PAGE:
City takes aim at rats with high-tech solution
BY FRAN SPIELMAN City Hall Reporter December 20, 2013 6:20PM
Updated: January 22, 2014 6:11AM
The Chicago Police Department has used predictive analytics to determine where to position officers to prevent retaliatory shootings.
Why not do the same to prevent four-legged criminals — rats — from “establishing a colony”?
Mayor Rahm Emanuel’s administration is doing just that, armed with a $1 million prize from a philanthropic organization formed by retiring New York Mayor Michael Bloomberg to help cities devise new ways — through savvy use of loads of data — to deliver old services.
The city’s Department of Innovation and Technology has identified 31 city service requests not directly related to rat sightings that trigger rodent control complaints.
They range from stray animal calls to vacant and abandoned buildings, missing or overflowing garbage carts and restaurant violations made within seven days in the same general area.
By scouring 311 service requests for those patterns on a daily basis, the city no longer has to wait until residents “smell a rat” or see one.
Streets and Sanitation Commissioner Charles Williams can dispatch one of his roughly dozen rodent control crews to start baiting before the population explosion. The pilot program is now midway through a 10 week test.
“The Department of Streets and Sanitation currently relies on historical knowledge to dispatch preventive crews, which can limit services to neighborhoods where rats and mice have already established themselves and may results in multiple trips to eliminate the problem,” Williams was quoted as saying in a news release.
“By partnering with [the Department of Innovation and Technology], we can use data to prevent rodents from establishing a new colony and stop a nuisance and public health threat before it begins.”
The predictive analytics “model” for rodent control—and possibly for other city services—was developed in partnership with the so-called Event Pattern Detection Laboratory at Carnegie Mellon University.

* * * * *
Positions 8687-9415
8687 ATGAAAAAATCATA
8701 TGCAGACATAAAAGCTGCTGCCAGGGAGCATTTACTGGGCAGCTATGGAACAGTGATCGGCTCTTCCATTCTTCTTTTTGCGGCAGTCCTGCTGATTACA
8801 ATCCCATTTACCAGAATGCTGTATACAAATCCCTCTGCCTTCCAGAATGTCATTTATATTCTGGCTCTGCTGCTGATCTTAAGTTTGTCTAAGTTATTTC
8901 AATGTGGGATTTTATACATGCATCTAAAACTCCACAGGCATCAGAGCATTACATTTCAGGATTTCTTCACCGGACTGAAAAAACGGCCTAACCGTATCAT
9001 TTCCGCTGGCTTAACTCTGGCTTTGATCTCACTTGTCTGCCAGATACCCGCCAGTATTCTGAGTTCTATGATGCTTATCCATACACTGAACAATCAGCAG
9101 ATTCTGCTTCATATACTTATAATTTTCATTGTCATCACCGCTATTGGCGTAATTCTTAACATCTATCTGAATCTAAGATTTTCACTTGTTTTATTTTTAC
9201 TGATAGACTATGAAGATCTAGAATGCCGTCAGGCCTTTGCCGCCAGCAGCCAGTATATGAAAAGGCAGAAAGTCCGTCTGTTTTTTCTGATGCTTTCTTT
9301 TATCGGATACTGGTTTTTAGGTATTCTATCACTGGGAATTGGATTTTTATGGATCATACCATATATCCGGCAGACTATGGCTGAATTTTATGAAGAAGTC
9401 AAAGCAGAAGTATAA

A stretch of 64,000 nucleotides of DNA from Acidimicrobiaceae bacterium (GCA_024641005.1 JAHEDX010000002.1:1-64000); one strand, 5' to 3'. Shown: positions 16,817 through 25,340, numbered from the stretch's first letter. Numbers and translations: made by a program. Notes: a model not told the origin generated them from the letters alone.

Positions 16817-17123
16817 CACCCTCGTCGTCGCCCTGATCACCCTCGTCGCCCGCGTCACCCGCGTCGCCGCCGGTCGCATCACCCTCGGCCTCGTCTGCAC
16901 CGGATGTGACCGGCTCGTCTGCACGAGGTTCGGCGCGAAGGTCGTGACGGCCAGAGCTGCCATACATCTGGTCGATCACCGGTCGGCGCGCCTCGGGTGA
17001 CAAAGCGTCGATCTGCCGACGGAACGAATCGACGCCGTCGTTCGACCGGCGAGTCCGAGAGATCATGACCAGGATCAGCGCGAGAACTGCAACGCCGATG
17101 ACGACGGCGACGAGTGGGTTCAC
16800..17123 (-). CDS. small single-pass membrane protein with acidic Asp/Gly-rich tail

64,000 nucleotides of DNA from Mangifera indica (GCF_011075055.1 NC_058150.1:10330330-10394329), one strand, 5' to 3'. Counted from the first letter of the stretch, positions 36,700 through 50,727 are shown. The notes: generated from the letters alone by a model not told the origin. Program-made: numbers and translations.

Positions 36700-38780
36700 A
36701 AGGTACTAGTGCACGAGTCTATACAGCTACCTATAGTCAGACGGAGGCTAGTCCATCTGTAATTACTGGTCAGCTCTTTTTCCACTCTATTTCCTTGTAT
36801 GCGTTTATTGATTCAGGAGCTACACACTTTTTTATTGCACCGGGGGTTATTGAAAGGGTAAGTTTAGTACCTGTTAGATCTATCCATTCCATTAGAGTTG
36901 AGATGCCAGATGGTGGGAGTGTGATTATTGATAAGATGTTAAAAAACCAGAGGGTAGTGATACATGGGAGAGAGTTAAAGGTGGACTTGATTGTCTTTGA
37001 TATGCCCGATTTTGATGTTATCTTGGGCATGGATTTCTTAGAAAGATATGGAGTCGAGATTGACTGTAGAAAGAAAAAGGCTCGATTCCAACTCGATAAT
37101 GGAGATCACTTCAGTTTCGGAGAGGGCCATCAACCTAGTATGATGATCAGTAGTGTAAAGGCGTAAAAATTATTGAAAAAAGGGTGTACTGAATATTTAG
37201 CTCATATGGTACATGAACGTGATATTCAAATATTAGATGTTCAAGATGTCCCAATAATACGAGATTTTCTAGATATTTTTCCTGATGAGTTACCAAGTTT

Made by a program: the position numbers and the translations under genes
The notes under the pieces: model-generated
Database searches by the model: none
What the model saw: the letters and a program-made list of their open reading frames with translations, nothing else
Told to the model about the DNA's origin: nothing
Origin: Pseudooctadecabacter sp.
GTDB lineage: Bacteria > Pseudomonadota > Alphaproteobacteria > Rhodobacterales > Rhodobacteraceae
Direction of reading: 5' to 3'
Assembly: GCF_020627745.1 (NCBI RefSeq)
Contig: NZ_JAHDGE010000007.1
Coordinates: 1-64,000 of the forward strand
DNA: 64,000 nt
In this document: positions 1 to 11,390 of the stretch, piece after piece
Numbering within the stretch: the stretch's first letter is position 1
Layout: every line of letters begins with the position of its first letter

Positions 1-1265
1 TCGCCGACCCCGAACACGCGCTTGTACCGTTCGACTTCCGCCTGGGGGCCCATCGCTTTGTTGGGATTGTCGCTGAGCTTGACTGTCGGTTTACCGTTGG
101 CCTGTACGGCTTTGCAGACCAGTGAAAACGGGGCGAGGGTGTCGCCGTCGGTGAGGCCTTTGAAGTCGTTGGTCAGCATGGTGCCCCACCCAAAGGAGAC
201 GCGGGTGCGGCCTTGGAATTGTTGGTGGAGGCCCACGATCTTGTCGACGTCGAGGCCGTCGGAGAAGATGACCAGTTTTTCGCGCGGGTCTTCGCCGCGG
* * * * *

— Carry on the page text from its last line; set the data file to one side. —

Innovation and Technology Commissioner Brenna Berman said turning routine service requests into a so-called “SmartData Platform” has the potential to “modernize how the city does business” and enhance “core services.”
In 2011, the city made dramatic cuts in forestry and rodent-control services as it struggled to keep the streets clean and pick up garbage amid a two-year hiring freeze and chronic absenteeism.
Last year, Emanuel forged an agreement with organized labor that, he claimed, would save Chicago taxpayers $30 million over six years while averting the need to provide one service at the expense of another.
It allowed newly-hired Streets and Sanitation employees to be paid at an hourly rate of $20 — $13 lower than the current rate of pay — and be cross-trained in other jobs, so they can be moved freely among those jobs based on the city’s needs.
At the time, Emanuel said his Streets and Sanitation commissioner would no longer “have to act like Solomon [and ask], ‘Do we do tree-trimming? Do we do sign hanging? Do we do garbage collections?’ Those are the wrong choices. We’re gonna do ‘em all. We’re going to give taxpayers the services they deserve.”
Animal Planet has rated Chicago No. 4 — behind New York, Boston and Baltimore — among what the website calls the world’s “10 worst rat cities in the world.”
In response to a barrage of aldermanic complaints, Emanuel’s 2014 budget added one rodent control crew, at a cost of $160,000.
Even before trying predictive analytics, the city claims to have completed 44,000 rodent baiting assignments, increased “preventive rodent baiting” by 18 percent and reduced 311 requests tied to rat problems by 17 percent.